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Johann Sebastian BACH (1685-1750)
Violin Sonata No. 3 in E, BWV 1016: Adagio ma non troppo [3:38]
Partita No. 1 in B flat, BWV 825 (1725-30) [13:31]
César FRANCK (1822-1890)
Violin Sonata in A (1886) [27:13]
Juli GARETTA (1875-1925)
Sonata in C minor; Movement 3 Sardana (c.1923) [5:04]
Ludwig van BEETHOVEN (1770-1827)
Violin Sonata No. 5 in F Op. 24 Spring (1801) [23:09]
César FRANCK (1822-1890)
Prélude, choral et fugue (1884) [18:48]
Déodat de SÉVERAC (1872-1921)
Baigneuses au soleil (1908) [6:36]
Cerdaña: No. 4 Les muletiers devant le Christ de Llivia (1910) [7:12]
En Languedoc: No. 1 Vers le mas en fête (1904) [7:07]
Blanche Selva (piano)
Joan Massia (violin)
rec. 1929-30
SOLSTICE SOCD351-52 [57:52 + 54:34]

Blanche Selva (1884-1942) was one of the most revered French pianists of her generation, though her interests were catholic. She made pitifully few recordings and even those were compressed into a two-year period between 1929-30 when she finally agreed to enter the recording studios. Even then it was, often as not, with the Catalan violinist Joan Massia – she herself had Catalan roots and had met him in 1924.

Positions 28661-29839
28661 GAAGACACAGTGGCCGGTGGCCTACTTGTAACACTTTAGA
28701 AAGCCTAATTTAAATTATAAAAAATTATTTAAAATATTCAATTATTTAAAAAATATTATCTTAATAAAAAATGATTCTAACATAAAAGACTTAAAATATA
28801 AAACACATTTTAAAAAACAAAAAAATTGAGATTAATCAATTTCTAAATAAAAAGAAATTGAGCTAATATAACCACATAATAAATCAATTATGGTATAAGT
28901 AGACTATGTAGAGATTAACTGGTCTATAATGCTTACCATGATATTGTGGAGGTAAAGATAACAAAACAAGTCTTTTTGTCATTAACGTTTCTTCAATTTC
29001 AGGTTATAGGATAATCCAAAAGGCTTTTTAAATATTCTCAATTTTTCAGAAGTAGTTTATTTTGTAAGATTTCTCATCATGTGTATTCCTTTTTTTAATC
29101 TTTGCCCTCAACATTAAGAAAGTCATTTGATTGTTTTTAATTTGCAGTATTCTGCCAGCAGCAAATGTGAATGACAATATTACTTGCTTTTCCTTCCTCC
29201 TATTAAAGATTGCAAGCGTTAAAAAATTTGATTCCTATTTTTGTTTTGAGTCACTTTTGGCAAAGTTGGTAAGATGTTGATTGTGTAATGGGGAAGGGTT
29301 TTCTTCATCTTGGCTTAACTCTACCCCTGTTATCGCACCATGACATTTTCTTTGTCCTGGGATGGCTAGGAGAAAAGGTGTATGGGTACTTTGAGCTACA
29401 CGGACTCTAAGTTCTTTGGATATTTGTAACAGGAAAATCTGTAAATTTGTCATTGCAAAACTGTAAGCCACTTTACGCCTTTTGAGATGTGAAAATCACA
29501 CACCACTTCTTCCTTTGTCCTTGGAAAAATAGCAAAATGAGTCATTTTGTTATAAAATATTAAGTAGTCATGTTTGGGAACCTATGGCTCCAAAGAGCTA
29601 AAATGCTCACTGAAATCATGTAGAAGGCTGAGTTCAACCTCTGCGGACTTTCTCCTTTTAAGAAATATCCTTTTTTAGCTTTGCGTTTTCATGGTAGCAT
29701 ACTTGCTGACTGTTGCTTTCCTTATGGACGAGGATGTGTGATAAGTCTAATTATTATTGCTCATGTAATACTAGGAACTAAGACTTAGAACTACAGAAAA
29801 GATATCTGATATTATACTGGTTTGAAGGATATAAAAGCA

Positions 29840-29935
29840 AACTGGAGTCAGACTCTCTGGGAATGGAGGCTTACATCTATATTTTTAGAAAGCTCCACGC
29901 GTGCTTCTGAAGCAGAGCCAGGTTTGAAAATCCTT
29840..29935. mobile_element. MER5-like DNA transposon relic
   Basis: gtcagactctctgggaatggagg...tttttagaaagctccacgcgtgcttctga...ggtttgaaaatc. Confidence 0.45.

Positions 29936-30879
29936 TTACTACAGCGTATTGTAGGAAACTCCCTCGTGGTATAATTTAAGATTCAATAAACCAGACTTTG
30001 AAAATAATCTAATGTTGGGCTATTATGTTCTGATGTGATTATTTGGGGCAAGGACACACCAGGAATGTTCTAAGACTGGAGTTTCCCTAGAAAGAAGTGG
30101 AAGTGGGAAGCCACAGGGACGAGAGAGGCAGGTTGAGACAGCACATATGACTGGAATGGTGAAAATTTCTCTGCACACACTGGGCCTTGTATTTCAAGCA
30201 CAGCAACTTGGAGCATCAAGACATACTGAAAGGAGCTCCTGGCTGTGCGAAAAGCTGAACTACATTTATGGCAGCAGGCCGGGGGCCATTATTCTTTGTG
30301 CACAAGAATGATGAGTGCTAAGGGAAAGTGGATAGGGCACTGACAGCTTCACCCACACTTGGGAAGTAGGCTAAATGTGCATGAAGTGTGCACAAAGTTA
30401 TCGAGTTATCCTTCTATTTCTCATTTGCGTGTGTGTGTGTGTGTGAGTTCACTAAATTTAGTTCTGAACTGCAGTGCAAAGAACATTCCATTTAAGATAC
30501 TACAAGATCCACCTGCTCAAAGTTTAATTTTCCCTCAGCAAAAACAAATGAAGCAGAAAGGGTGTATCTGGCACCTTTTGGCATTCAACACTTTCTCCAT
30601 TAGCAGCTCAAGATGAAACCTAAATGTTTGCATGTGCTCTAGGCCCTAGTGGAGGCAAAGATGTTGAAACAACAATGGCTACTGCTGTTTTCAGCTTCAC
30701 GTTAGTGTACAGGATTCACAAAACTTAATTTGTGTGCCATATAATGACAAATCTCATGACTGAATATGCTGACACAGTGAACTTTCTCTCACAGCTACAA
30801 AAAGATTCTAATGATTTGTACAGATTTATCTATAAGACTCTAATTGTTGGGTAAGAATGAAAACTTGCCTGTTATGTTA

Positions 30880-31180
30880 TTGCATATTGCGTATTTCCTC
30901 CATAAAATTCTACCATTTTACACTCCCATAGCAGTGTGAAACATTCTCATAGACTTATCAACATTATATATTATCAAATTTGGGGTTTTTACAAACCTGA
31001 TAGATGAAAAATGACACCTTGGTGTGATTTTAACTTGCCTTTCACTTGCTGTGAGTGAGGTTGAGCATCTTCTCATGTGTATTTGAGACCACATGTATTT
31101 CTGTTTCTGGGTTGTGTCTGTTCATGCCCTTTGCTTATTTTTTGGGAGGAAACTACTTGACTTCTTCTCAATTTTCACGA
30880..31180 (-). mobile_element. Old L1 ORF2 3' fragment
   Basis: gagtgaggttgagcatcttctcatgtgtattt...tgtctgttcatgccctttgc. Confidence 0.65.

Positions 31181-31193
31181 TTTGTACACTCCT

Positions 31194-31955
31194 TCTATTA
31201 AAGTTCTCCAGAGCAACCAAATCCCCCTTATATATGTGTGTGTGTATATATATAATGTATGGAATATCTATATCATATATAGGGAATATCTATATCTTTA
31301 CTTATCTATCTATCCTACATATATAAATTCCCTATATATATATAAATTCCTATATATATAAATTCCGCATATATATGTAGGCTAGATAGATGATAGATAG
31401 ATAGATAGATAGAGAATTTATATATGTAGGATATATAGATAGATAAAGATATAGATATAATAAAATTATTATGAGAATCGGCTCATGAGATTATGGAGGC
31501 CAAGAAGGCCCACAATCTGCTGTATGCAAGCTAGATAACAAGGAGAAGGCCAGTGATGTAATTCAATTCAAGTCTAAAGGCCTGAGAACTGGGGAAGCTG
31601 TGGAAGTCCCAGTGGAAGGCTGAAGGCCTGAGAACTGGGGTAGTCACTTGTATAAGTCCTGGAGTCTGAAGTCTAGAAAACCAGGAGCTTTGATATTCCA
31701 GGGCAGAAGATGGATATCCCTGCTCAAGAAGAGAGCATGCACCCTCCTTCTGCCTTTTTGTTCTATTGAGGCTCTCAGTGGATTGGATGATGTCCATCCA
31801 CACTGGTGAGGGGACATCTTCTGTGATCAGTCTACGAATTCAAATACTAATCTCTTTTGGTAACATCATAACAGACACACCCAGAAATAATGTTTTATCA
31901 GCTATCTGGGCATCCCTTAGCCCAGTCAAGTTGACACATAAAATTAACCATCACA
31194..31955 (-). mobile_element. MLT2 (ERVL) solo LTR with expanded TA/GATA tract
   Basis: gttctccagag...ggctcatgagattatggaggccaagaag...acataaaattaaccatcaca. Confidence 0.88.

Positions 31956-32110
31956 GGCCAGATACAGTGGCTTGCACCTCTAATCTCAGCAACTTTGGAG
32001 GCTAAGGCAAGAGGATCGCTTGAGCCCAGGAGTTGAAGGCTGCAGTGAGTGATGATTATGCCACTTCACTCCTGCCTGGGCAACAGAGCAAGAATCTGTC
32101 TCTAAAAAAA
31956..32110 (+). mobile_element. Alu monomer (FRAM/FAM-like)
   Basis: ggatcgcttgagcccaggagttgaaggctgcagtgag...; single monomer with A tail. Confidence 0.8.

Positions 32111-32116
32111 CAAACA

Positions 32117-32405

Trained at the Schola Cantorum, Selva was appointed by d’Indy as teacher at the early age of eighteen. In all she taught there for twenty years and was adventurous enough to add her own twist to the usual continental drift westwards of Czech musicians – Selva herself moving to Prague to teach (at around the time Martinů and so many others were off to Paris) and encountering Suk and Novák along the way. She was a front-rank exponent of Albeniz, d’Indy himself, Roussel and many others. She gave the complete Bach keyboard works as a cycle (beginning in Paris in 1904 and a number of times after) as she subsequently gave the complete "32" of Beethoven on several occasions. Shortly after her last recording sessions in Madrid she suffered a crippling stroke and never played on the recital stage again. Forced to leave Spain by the Civil War she died in obscurity and near-destitution back in France in 1942.